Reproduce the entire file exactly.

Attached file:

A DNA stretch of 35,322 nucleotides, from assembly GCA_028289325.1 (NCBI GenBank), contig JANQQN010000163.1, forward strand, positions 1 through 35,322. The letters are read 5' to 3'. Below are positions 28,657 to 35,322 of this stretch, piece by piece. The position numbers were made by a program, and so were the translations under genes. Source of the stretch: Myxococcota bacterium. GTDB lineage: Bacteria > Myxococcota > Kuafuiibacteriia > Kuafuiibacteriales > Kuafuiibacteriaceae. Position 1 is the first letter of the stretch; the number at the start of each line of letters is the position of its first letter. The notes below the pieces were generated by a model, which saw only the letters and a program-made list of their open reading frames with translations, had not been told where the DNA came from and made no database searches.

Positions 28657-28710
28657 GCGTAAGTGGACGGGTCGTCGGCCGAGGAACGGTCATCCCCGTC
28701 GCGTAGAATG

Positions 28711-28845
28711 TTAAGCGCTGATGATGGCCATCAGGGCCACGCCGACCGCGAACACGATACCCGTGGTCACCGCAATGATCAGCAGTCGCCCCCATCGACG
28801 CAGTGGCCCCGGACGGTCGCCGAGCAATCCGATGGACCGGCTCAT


A DNA stretch of 35,322 nucleotides, from assembly GCA_028289325.1 (NCBI GenBank), contig JANQQN010000163.1, forward strand, positions 1 through 35,322. The letters are read 5' to 3'. Below are positions 28,657 to 35,322 of this stretch, piece by piece. The position numbers were made by a program, and so were the translations under genes. Source of the stretch: Myxococcota bacterium. GTDB lineage: Bacteria > Myxococcota > Kuafuiibacteriia > Kuafuiibacteriales > Kuafuiibacteriaceae. Position 1 is the first letter of the stretch; the number at the start of each line of letters is the position of its first letter. The notes below the pieces were generated by a model, which saw only the letters and a program-made list of their open reading frames with translations, had not been told where the DNA came from and made no database searches.

Positions 28657-28710
28657 GCGTAAGTGGACGGGTCGTCGGCCGAGGAACGGTCATCCCCGTC
28701 GCGTAGAATG

Positions 28711-28845
28711 TTAAGCGCTGATGATGGCCATCAGGGCCACGCCGACCGCGAACACGATACCCGTGGTCACCGCAATGATCAGCAGTCGCCCCCATCGACG
28801 CAGTGGCCCCGGACGGTCGCCGAGCAATCCGATGGACCGGCTCAT